Oculus Rift: The new VR phenomenon explained
Don’t let Oculus Rift’s simple appearance deceive you. This amazing virtual reality kit comes with a number of incredible pieces of technology but when you understand how that technology works, you’ll understand why it’s taken so long for this device to become a reality.
Since the device is still in ‘prototype’ stage, there is a lot of room for improvement.
Below, we’ve put under a microscope every aspect of the Oculus Rift Development Kit 3 or ‘Crescent Bay’ so that you can better understand this bit of technology.
It’s very difficult to create 3D gaming environments as it is but if you add stereoscopic 3D, then it evolves to borderline impossible.
The ingenious aspect of Oculus Rift’s 3D is that it alters the angle ever so slightly. Therefore, your brain is tricked into thinking that two, ordinary 2D images are in fact a single 3D image.
The games as a whole have to change as well. The motion blur aspect has to go and static camera cutscenes induce nausea. In order to avoid stuttering and shutter effects, a high but constant 60 framerate is required.
Concerning the cable
Besides the DVI adapter for laptops, the Oculus Rift also comes with USB which enables your device to be powered and carries data to your computer. The 10-foot cable is long enough to provide easy movement without discomfort.
Development Kit 2 comes with a USB port for an eventual controller connection or headphones.
Concerning the positional tracker
The Rift tracks your head’s position in 3D space by a series of infrared LEDs incorporated into the headset. Those LEDs are monitored by a nearby-placed, webcam-like camera. The latest Crescent Bay has LEDs incorporated into the rear of the headset, therefore offering a full, 360 degree perspective.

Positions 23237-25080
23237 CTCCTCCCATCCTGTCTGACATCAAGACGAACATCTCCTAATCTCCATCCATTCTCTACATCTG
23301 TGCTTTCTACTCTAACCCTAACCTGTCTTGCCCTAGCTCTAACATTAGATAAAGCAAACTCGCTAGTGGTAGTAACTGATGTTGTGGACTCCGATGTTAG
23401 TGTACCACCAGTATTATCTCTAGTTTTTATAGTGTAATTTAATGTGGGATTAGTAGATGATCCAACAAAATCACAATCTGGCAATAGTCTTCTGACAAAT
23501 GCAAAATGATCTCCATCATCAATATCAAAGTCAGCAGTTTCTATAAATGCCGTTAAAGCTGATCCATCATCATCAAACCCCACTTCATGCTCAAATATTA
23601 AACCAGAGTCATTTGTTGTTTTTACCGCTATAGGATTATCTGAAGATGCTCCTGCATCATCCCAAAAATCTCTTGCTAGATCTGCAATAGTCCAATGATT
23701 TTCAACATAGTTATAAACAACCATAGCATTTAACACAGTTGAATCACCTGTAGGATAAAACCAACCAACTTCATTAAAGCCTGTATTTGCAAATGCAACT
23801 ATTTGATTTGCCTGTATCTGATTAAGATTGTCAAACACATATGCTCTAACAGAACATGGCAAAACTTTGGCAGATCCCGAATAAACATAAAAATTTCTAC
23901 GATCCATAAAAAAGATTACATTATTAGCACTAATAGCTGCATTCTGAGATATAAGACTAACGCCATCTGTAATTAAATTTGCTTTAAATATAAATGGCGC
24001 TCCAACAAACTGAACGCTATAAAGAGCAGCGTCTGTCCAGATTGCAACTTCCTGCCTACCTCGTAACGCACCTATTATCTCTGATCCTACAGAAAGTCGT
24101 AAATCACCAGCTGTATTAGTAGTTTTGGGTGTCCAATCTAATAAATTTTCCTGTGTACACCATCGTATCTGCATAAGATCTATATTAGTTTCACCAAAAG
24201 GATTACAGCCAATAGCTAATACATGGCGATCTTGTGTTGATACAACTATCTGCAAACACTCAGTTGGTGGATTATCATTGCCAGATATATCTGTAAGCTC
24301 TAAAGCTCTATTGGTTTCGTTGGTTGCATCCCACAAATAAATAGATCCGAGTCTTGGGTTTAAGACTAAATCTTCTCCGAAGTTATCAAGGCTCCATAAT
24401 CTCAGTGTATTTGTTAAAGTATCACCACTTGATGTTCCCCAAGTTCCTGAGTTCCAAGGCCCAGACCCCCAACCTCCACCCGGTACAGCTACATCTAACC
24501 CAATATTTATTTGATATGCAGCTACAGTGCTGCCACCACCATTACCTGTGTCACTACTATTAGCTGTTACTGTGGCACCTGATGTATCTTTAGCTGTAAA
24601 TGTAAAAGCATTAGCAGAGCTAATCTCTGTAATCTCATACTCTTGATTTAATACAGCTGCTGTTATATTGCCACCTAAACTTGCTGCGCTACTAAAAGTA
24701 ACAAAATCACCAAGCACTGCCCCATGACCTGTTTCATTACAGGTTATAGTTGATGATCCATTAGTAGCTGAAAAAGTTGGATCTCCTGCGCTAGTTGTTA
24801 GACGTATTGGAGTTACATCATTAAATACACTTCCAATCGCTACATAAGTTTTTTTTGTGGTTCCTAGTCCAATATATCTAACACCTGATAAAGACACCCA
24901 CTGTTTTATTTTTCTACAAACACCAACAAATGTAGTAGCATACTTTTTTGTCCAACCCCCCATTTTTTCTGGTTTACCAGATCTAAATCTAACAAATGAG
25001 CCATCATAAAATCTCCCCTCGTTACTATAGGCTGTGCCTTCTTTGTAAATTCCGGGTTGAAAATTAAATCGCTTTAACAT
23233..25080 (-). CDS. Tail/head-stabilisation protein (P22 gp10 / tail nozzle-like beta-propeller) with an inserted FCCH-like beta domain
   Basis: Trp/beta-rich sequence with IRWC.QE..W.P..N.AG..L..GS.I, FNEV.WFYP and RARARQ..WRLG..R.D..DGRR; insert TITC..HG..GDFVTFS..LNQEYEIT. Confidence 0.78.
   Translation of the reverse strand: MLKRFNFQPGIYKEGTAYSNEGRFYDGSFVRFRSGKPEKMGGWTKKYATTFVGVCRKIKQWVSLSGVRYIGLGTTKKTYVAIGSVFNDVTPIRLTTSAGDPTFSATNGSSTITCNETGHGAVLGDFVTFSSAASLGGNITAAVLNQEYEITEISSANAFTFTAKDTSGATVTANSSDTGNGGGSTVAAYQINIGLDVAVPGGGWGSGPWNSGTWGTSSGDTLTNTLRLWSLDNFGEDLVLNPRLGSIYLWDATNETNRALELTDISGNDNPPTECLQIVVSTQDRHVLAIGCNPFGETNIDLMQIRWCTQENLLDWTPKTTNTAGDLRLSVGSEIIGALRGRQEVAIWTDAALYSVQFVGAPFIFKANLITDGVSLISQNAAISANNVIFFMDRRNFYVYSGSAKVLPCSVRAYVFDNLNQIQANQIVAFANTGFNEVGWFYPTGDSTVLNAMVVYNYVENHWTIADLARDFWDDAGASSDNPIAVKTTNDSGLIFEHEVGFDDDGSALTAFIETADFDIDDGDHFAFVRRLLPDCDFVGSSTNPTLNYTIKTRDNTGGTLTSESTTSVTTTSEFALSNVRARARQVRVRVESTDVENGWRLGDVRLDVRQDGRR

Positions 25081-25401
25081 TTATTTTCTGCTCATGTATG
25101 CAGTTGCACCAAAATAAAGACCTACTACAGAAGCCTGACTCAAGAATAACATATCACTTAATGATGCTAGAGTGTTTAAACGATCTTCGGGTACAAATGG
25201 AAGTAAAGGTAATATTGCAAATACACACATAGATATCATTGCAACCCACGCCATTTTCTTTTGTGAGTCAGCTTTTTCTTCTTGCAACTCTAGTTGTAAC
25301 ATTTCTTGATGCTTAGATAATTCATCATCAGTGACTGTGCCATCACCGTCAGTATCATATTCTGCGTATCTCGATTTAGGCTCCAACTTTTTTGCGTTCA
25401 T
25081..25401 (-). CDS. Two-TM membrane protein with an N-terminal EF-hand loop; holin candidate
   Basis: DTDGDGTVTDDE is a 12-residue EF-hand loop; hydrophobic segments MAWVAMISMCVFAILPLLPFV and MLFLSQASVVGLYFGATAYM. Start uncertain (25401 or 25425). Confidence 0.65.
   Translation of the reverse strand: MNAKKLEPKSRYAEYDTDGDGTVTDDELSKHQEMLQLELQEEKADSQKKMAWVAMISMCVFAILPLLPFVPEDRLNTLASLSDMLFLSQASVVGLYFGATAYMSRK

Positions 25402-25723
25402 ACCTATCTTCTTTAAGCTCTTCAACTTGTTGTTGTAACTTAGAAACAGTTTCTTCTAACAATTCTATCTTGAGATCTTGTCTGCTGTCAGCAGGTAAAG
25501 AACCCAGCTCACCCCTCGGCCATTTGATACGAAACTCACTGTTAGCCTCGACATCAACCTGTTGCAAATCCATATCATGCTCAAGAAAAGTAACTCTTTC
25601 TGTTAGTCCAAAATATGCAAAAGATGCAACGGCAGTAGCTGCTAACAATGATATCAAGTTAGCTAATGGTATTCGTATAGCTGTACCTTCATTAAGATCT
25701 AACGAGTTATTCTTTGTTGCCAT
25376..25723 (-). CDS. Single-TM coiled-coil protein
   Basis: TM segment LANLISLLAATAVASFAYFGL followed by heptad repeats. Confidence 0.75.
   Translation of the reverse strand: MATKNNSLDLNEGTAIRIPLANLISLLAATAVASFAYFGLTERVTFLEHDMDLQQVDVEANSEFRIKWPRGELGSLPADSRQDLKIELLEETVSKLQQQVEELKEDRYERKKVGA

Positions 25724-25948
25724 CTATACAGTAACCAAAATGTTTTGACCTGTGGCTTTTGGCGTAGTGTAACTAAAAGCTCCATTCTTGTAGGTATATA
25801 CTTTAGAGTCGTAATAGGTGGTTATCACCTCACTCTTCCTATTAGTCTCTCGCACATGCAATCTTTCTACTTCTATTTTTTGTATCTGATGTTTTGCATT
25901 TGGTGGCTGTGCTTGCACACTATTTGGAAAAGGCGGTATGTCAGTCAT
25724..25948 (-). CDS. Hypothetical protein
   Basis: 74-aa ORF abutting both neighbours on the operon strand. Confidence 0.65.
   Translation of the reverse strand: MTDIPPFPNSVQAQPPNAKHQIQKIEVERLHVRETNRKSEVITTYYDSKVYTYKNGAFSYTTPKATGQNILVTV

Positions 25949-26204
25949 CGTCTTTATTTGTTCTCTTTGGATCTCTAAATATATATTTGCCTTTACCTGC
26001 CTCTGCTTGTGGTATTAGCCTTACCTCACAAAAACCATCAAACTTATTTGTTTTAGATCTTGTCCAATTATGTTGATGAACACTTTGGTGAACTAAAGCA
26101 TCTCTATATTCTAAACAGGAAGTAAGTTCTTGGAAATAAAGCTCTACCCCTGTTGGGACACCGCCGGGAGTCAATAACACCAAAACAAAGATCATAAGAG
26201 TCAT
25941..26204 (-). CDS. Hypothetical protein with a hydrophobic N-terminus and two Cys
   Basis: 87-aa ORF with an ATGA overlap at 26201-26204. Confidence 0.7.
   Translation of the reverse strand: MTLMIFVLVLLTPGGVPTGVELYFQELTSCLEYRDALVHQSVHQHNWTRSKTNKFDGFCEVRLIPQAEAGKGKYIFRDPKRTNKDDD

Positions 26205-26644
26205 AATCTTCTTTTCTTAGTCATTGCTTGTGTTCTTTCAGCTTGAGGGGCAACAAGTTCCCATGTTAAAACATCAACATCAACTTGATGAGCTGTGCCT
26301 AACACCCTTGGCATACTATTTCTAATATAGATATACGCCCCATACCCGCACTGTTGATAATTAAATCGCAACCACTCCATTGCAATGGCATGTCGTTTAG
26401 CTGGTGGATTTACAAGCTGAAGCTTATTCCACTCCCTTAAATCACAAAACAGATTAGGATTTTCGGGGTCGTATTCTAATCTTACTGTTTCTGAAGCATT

Concerning the headset
The headset connects to your head via vertical and horizontal straps which also include the HDMI and USB cables. Even though the kit includes sets both for normal vision, near and very nearsighted users, Oculus recommends that you wear contacts despite the fact that you can adjust the distance between the lenses for glasses wear.
Concerning the components
Inside the headset is the Rift’s custom motherboard equipped with an ARM processor and LED control chips. What separates the Rift from other devices is its ‘Adjacent Reality Tracker’ which features a magnetometer, a gyroscope and an accelerometer. Combined, all of these track a lot better all three dimensions of three-dimensionality. Originally, the Adjacent Reality Tracker ran at 250Hz but the latest version runs at 1000 times a second.
Concerning the screen
Development Kit 2 came with a 1920 x 1080 HD touchscreen but with a 960 x 1080 display for each eye, a 60 Hz refresh rate and a 100-degree horizontal field of view. We hope that the Crescent Bay has 1080p for each eye.
Concerning the feedback loop
A huge amount of data is sent back and forth between the positional tracker, the headset, the computer and the software, the result being a smooth VR experience. You can also adjust the brightness, contrast, and even calibrate the Rift itself in accordance with your interpupillary distance (IPD).
Concerning the audio
As we’ve said, the Head-Related Transfer Function (HRTF) creates a true sense of 3D audio spatialisation.
The company explains that his is achieved via reference. In other words, the software smooths sound coming from the hundreds of points around your head in order to create a more natural sound.